The Beloved would continue changing – going on to make two more albums as a duo of Marsh and his wife Helena, while Waddington went on to work with prog rock legend Steve Hillage on his electronic System 7 project. But Happiness in particular still stands up as a unique document of a unique time – now, exactly 30 years after its first release, it’s out again, remastered, sounding impressively fresh, with a load of bonus material.
Here, Marsh tells us a little about the atmosphere surrounding it, and how they channeled that in this special record.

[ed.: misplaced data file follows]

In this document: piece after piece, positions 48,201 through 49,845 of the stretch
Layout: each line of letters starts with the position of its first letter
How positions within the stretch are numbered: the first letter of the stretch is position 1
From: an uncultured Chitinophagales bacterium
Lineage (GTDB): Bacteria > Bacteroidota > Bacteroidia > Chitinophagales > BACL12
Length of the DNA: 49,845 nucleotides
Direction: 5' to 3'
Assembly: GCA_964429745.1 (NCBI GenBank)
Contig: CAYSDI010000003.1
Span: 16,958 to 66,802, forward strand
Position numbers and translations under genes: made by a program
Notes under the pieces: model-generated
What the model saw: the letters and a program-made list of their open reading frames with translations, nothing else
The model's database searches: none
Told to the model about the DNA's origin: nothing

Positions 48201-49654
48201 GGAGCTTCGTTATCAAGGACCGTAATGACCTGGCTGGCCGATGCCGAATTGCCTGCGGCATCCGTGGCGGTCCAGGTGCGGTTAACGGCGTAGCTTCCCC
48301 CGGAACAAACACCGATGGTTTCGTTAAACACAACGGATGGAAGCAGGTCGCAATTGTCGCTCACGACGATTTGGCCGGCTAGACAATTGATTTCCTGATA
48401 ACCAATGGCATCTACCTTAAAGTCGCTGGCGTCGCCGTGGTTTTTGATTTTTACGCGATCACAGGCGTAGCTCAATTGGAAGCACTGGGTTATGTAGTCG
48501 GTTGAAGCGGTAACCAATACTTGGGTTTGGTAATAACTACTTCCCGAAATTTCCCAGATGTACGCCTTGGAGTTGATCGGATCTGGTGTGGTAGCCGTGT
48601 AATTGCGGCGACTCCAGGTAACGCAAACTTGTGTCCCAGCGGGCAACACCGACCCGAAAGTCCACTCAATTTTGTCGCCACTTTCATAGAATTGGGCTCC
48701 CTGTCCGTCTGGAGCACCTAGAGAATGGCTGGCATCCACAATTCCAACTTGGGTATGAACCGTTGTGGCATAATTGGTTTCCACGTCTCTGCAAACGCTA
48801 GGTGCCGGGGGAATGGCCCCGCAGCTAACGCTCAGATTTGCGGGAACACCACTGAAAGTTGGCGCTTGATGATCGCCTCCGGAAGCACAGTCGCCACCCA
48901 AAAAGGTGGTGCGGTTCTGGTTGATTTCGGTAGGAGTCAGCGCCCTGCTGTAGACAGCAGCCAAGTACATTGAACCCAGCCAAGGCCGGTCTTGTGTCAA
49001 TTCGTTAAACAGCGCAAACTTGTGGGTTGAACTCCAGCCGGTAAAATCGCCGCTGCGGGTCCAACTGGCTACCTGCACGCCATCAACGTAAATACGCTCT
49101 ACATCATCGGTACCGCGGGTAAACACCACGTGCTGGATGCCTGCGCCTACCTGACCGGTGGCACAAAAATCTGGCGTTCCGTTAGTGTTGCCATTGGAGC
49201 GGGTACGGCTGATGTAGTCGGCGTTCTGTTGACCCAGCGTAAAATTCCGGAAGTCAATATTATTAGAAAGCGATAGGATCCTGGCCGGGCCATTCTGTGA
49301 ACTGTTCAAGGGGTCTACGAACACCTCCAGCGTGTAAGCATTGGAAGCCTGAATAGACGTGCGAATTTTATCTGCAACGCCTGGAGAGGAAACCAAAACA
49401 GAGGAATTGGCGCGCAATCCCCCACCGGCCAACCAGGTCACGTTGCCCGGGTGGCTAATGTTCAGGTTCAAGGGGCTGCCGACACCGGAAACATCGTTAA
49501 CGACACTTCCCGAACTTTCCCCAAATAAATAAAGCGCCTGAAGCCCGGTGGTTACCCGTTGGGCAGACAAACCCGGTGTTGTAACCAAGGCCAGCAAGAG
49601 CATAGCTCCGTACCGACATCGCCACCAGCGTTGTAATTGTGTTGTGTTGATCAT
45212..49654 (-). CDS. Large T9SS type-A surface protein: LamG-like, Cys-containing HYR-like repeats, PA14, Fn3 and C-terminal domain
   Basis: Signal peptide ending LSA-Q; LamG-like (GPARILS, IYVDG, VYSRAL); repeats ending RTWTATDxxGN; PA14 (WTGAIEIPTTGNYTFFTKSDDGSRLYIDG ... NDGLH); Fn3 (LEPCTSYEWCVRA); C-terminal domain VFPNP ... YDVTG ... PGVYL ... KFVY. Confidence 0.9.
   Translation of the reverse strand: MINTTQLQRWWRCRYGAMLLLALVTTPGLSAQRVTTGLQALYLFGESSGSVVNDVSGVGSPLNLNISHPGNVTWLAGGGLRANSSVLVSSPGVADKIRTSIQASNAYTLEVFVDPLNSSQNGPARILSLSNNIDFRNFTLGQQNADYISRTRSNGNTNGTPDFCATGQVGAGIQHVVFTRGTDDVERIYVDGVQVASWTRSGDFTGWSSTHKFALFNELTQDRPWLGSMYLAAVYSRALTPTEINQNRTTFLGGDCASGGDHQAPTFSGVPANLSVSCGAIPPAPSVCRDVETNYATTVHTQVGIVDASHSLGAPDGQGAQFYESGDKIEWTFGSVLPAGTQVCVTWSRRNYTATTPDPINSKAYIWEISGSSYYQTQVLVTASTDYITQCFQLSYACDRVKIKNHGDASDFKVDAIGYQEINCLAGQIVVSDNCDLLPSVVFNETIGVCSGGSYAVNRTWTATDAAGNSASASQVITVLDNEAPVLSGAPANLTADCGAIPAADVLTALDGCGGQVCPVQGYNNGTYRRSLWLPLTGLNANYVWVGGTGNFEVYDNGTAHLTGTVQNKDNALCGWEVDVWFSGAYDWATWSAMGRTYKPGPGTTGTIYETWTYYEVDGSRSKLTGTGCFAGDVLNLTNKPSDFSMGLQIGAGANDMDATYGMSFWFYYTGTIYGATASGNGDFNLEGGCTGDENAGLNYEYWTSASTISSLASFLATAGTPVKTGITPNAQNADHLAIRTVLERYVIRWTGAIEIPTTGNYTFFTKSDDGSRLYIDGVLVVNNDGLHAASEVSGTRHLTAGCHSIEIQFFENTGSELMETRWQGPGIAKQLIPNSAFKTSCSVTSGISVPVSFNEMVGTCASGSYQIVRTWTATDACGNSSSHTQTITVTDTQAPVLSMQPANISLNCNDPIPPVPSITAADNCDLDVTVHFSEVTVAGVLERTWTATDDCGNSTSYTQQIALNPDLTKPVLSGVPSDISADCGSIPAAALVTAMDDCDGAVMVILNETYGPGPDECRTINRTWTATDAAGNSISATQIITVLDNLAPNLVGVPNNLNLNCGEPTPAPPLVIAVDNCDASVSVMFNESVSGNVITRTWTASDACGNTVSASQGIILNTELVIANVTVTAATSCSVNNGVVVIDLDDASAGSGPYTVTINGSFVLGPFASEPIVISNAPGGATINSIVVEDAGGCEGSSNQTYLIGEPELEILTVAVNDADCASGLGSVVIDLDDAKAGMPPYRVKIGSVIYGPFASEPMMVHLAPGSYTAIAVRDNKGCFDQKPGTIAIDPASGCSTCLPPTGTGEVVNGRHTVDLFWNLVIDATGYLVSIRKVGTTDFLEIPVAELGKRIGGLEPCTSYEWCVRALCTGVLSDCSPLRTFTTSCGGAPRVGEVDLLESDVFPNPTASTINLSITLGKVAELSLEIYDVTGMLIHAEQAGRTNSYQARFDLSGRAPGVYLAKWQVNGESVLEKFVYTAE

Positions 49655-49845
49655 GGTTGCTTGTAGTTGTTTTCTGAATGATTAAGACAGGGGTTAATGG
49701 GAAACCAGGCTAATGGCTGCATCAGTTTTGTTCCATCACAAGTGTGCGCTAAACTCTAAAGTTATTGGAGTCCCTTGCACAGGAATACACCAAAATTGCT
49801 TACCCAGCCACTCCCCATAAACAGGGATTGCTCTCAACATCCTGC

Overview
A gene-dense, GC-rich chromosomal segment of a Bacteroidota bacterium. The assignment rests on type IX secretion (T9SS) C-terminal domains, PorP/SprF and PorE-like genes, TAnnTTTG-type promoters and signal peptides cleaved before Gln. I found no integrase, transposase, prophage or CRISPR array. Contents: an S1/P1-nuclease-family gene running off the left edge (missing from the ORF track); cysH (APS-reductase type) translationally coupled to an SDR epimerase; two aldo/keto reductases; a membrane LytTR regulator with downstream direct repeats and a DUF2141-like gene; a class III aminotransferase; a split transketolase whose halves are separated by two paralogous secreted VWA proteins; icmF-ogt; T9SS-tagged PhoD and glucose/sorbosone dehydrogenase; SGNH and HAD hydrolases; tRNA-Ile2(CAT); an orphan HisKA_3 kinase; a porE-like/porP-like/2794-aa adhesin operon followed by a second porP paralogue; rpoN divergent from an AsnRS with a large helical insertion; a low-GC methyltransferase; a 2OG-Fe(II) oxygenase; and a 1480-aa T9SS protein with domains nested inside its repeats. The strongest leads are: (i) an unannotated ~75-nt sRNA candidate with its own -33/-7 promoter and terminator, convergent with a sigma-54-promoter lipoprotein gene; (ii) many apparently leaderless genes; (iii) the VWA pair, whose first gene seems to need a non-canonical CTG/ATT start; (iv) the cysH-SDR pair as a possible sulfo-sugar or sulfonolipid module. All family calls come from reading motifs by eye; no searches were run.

“We were globetrotting the whole year, and we'd already crossed over by this point, so we were just going hither and thither trying to do whatever the record company wanted us to do. As soon as you become big in your own country, all the other territories prick their ears up and say, "Can we have a bite of this too?" so we were all over the place. A lot of time we were in Australia – which was interesting because they had a very parallel experience to what we did with acid house and all the rest of it. The timeline, the clubs, the scale of it… a lot was run by ex-pat Brits, so we had an amazing time over there because they were all tuned into similar sensibilities, whereas in other countries they really didn't have a clue what house music or any of the stuff we were talking about was!”